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Old Friends and A Gravel Pit

The story behind the name Kingfisher Farm is one of fresh starts and a belief in being part of something bigger. In July 2016, after having taught in the same, wonderful school for 6 years, I was offered the Principalship in another school. It was something that I had wanted to do for years and we decided that it was an opportunity that I couldn’t pass up. Leaving Bay d’Espoir Academy on the South coast was one of the hardest things I’ve ever done. Not only is it one of the most beautiful places on the island, my job there was something most teachers only dream about. It is rare to walk into a school and feel supported from the time you open the front door in the morning until you leave in the evening, a sense of family and friendship. It was an amazing place to work, with phenomenal staff, students, community and administration. I could never say enough good things about my experience there or about the people that I had the privilege to work with and get to know. Not to mention, we were also leaving behind a group of friends that had become family to us.

Our old house in Bay d'Espoir

It’s hard to explain the path that friendships, especially close friendships, can take sometimes. In the moments spent together, we get to know each other on a very personal level, our ambitions, our fears, our passions. and then life starts to happen. It’s almost a sense of denial of what is happening or what we know will happen when we leave them to pursue something else in life. Our intentions of staying in contact and visiting every chance we get are honest. Then life gets in the way. Priorities change, families grow and the people we once held dear, the people that we laughed and cried with, start to become friends we hear from at special occasions, people we talk to just every now and then and eventually they become wonderful memories from a lifetime ago. Admittedly, I am terrible at keeping in contact with people. I never liked talking on the phone and small talk was never my thing. I made and still make excuses about why I don't put more effort into maintaining relationships and I'm not sure that will change, especially given my introverted personality. I think it's one of those things that carries with it just a little bit of fear that we still care about the other person more than they care about us even though that's likely not true.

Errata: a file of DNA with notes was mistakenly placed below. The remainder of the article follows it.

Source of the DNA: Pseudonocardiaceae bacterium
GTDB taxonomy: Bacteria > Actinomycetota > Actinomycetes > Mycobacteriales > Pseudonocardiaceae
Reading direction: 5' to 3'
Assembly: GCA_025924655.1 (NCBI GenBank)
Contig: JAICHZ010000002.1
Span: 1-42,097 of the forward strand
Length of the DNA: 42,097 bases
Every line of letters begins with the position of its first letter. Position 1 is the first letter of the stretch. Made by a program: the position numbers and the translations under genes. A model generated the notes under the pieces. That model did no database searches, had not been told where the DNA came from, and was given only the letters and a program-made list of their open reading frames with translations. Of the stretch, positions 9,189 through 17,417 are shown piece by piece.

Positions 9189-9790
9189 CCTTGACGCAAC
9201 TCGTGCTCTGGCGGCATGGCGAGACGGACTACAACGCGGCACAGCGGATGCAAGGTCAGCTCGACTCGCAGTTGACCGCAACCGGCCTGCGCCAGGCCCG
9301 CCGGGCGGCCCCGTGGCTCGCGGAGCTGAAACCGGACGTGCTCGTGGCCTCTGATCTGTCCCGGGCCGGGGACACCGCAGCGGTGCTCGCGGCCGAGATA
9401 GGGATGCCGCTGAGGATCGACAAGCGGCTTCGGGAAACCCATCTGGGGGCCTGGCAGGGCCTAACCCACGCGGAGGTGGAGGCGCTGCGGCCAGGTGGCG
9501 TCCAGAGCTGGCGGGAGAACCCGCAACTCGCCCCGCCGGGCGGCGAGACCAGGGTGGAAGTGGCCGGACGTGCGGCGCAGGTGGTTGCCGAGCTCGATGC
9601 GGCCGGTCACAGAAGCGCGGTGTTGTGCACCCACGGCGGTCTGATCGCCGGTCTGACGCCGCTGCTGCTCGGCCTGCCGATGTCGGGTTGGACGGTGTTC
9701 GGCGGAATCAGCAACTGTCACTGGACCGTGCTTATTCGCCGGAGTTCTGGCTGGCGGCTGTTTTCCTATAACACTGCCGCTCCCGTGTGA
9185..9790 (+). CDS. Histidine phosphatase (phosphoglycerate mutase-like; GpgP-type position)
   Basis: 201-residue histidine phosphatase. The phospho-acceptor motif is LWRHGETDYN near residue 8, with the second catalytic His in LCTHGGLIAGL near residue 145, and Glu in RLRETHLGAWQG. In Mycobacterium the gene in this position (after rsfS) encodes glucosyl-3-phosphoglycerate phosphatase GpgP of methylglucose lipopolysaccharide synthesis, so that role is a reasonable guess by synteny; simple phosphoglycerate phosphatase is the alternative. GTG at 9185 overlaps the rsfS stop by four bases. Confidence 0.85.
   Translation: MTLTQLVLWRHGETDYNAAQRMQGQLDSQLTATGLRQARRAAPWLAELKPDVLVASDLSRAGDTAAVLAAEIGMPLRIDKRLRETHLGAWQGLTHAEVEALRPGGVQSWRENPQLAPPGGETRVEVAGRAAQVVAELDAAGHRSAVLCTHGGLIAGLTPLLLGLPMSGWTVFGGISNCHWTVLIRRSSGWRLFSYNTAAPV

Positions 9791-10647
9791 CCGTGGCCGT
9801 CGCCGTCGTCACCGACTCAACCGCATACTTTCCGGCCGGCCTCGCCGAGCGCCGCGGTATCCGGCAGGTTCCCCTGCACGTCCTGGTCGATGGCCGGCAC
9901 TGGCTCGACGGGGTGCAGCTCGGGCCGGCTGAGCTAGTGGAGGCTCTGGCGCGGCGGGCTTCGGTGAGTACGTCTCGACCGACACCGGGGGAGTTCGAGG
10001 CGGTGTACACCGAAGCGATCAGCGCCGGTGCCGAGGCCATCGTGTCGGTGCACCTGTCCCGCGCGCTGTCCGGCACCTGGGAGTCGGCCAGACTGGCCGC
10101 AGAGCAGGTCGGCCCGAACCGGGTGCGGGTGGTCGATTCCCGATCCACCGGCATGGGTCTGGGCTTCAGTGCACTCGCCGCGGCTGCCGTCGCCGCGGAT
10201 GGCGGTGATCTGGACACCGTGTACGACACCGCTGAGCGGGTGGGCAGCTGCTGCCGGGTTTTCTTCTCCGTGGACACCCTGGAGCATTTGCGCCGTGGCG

I remember seeing someone talk about life and comparing it to a jar with stones in it. They filled it with large stones and then asked if the jar was full. Then they added smaller stones around the large ones and asked again. Then added smaller ones again and again, right down to sand and then water. The idea was that we could always add to our lives. They weren’t wrong, it’s just that sometimes the jar gets shaken and a little water or sand or even a stone falls out. It’s not that we want it to happen, it just happens and getting that same water back in our jar is never easy, especially when we’ve already filled it back up.